nor did he disdain to acknowledge that ideas and reflections, which had escaped his more experienced judgment, were often suggested by his youthful counsellor, who, on no one occasions was found to betray or abuse the trust thus reposed in hint Prudent and reserved, his thoughts were impenetrable, even to those admitted to his most intimate friendship; neither the blandishments of affection, nor the subtlety of envy, ever surprised him for a moment off his guard, or tempted him to disclose that which he wished to conceal; his power of gaining the good-will and confidence of those to whom he addressed himself was unbounded; not that he ever descended to any affectation of extraordinary courtesy, or to the base arts of flattery, but that he found means to inspire his hearers with the idea that they were peculiarly the objects of his esteem, and that he was prepared to evince by his actions that friendship which he forbore to express in words.

Lamoral, Count of Egraond, though a genuine Dutchman, his ancestors having possessed the territory of that name in Holland before its erection into a County, was of a disposition more resembling the South Netherlander, being wholly destitute of that firmness of character and tenacity of purpose by which the Dutch are distinguished above all other nations. Frank, credulous, and confiding, his kindly and affable manners rendered him the idol, as his brilliant warlike achievements had made him the hero of the people; superior to the Prince of Orange in military skill and enterprise, he was immeasurably below him in talent, education, and political sagacity, and, though twelve years his senior, in discretion.


Both were ambitious; but the ambition of Egmond made him desirous of honours and distinctions, to become thereby an object of wonder and admiration to his Countrymen, while Orange cared 1559 little for the outward show of power, provided he possessed the reality; the ardour of Egmond's character prompted him to engage in his schemes with eagerness, while his inconstancy exposed him to be dlscouraged at the first obstacle; Orange, on the other hand, with a foresight of dangers almost amounting to timidity, could never be deterred by them from pursuing a resolution which he had once adopted; the temper of the one was hasty and somewhat irascible, of the other, bland and imperturbable; the hospitality constantly practised by Orange was a means judiciously employed to gain friends and to maintain his credit with the populace; that of Egmond, the natural indulgence of his joyous and social disposition.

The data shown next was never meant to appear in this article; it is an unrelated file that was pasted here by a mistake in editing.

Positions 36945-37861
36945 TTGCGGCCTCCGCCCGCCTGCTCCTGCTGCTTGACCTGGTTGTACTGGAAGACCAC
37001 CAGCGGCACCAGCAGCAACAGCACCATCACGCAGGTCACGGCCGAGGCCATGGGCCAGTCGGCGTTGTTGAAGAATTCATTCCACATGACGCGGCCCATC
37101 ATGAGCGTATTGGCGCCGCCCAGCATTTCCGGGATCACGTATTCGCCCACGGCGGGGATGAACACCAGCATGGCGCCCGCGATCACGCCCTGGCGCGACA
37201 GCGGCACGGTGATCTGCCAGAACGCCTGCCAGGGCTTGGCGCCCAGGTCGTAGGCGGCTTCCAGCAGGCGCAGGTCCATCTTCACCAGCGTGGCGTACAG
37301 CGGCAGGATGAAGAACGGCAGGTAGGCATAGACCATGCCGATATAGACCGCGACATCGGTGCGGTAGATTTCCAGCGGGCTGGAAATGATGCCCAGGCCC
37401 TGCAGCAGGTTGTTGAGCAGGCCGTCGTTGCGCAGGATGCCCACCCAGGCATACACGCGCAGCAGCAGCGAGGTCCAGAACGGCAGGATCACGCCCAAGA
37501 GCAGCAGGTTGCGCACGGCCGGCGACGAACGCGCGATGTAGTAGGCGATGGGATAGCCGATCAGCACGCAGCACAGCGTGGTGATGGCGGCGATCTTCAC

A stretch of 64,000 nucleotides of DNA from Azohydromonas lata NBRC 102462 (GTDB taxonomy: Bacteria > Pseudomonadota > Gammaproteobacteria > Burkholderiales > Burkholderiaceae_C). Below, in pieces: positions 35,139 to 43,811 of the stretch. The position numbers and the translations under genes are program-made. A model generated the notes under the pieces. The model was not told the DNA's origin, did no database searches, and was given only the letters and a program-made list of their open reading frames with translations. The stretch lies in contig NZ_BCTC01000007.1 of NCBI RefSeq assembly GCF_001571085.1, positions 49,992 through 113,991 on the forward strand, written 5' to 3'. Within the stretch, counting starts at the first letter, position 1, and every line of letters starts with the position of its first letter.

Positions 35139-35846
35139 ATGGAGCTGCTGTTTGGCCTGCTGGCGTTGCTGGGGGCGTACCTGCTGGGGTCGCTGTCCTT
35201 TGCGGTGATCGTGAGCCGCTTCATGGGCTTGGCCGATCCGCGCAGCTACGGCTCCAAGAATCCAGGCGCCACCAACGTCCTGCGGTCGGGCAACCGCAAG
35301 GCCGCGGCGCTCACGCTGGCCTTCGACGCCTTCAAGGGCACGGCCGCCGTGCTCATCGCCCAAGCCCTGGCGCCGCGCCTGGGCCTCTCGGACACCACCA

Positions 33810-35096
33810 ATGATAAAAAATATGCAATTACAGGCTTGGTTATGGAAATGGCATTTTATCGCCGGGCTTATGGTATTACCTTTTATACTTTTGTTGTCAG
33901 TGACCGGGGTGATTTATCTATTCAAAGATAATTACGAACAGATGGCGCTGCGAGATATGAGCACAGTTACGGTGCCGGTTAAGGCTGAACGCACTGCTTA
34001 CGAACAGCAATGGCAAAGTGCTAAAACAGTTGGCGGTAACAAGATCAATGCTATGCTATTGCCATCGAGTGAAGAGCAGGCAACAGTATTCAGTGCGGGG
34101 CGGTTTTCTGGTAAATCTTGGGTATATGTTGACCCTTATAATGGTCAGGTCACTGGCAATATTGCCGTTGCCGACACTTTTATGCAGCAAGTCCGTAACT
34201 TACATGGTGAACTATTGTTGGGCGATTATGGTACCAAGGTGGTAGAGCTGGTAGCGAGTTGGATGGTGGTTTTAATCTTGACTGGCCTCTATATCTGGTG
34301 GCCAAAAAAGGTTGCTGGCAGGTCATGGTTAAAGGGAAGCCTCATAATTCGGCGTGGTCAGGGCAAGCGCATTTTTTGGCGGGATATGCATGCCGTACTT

The personal appearance of these two great rivals in popular favour was no less opposite than their manners and character. The Countenance of Orange, pale, thin, and haggard, gave token of the thoughtful and unquietss spirit which lurked within; that of Egmond, full and florid, wore the sunny unclouded expression which is seldom observed to survive the freshness of early youth. Orange was best fitted to inspire veneration; Egmond was formed to be loved 1.

Besides these, another candidate for the government was Christina, duchess of Lorraine, niece of Charles V., who had given a distinguished proof of her abilities in the negotiation of the peace of Chateau Cambresis. She was strongly supported by William of Orange, who hoped, in the event of his own exclusion, still to retain an influence in public affairs by a marriage with her daughter; and towards her, next to Orange and Egmond, the wishes of the Netherlander were directed—suflicient reasons, perhaps, to induce Philip 1559 to set aside her claims in favour of his natural sister, Margaret, wife of Octavius Farnese, Duke of Parma, whom he accordingly summoned from Italy 2.

  1. Strada De Bell. Belg., dec. i., lib, i., p. 24, 57, 87.
  2. Strada De Bell. Belg., dec. i., lib. i., p. 25.


On her arrival, the king meeting her at the confines of the Netherlands, conducted her with great magnificence to Ghent, where the states-general were assembled; and in an audience of leave held soon after, declared, that, out of his paternal care and anxietssy for the welfare of his states, he had appointed the Duchess of Parma to the government, as being born and bred among the Netherland people, conversant with their laws and language, and because of the strong attachment she had always entertained for them.

The close of his address, however, neutralized entirely the effect of the flattering terms he had used at its commencement; he admonished not only the duchess, but every member of the government, to the diligent execution of the edicts lately made and renewed against the heretics, a charge which at once convinced the deputies that the odious religious persecutions were to be carried on with renewed vigour, and that the Spanish troops were left in the Netherlands with no other view than that of strengthening the hands of government for this purpose.

They therefore presented to the king a petition, praying that the foreign soldiers might either be disbanded or removed, the defence of the boundaries being left, as heretofore, to the native troops; and, secondly, that the Country might be governed by a council composed solely of Netherlanders, to the exclusion of foreigners.

Philip, taken somewhat by surprise at these demands, observed in answer, that he had no desire to thrust strangers into public offices in the Netherlands, as his appointment of the governess sufficiently testified, and promised that the Spanish troops should be 1559 withdrawn, within a period of four months at the farthest 1.

  1. Bor, Oorsp., &c, boek i., bl. 20—22.